An overview of the Fare Football People action weeks will be the starting point to a discussion on football as means for inclusion of minority groups and the social legacy of mega sporting events, such as European Championships, World Cups and Olympic Games.
Drawing on Fare experience at footballing mega events including UEFA Euro 2004, FIFA World Cup 2006, UEFA Euro 2008 and Euro 2012, in Poland and Ukraine, issues around identifying the presence of far-right groups inside stadiums, incidents in football and co-ordinated action in tackling discrimination in host cities will also be addressed.
Results of the Fare monitoring system in Russian stadiums, between 2012 and 2014, will be presented by the information-analytical centre SOVA and later published on farenet.org.
Consequently, a discussion on the presence of far-right extremism in terraces, following a number of incidents in the country’s football, will engage the event’s attendees and participants.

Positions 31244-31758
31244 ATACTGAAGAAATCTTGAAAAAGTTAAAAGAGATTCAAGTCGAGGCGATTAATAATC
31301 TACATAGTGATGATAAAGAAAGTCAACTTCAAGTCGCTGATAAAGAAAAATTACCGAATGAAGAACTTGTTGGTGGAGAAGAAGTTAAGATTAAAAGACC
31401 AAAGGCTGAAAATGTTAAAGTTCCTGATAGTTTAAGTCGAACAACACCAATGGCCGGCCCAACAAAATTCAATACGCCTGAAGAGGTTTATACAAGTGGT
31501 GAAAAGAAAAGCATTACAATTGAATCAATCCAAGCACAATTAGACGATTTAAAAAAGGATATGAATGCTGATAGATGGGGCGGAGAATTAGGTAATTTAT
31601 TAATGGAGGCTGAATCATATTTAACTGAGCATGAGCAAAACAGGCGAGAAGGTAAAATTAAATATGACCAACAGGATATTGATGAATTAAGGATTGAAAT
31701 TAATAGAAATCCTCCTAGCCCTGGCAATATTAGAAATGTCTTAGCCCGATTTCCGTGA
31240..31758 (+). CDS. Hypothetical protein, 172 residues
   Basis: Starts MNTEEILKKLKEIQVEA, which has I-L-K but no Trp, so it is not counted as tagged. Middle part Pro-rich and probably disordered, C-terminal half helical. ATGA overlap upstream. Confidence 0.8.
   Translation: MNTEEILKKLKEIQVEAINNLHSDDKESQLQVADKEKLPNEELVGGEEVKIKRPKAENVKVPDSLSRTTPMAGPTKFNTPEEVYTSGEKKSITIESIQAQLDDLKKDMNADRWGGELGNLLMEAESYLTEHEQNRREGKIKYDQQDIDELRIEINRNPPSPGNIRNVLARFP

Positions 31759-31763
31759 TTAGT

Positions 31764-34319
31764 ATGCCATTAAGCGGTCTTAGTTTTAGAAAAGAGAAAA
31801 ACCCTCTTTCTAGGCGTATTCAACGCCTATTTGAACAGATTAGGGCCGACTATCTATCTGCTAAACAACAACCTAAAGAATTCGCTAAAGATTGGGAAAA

The daylong programme will also present good practice examples, including the Polish football league for immigrants, refugees and different religious groups, Ethnoliga, in Poland, and FC Zenit Saint Petersburg social responsibility projects.
Fans of the St.Petersburg based club became well-known in football after making public, in 2012, a manifesto calling for non-white and gay players to be excluded from their team. Zenit players, including the Brazilian forward Hulk, have also been the target of racial abuse in Russian domestic matches in different occasions.
A final panel will access the challenges and opportunities for diversity in the run-up and during the 2018 FIFA World Cup in Russia.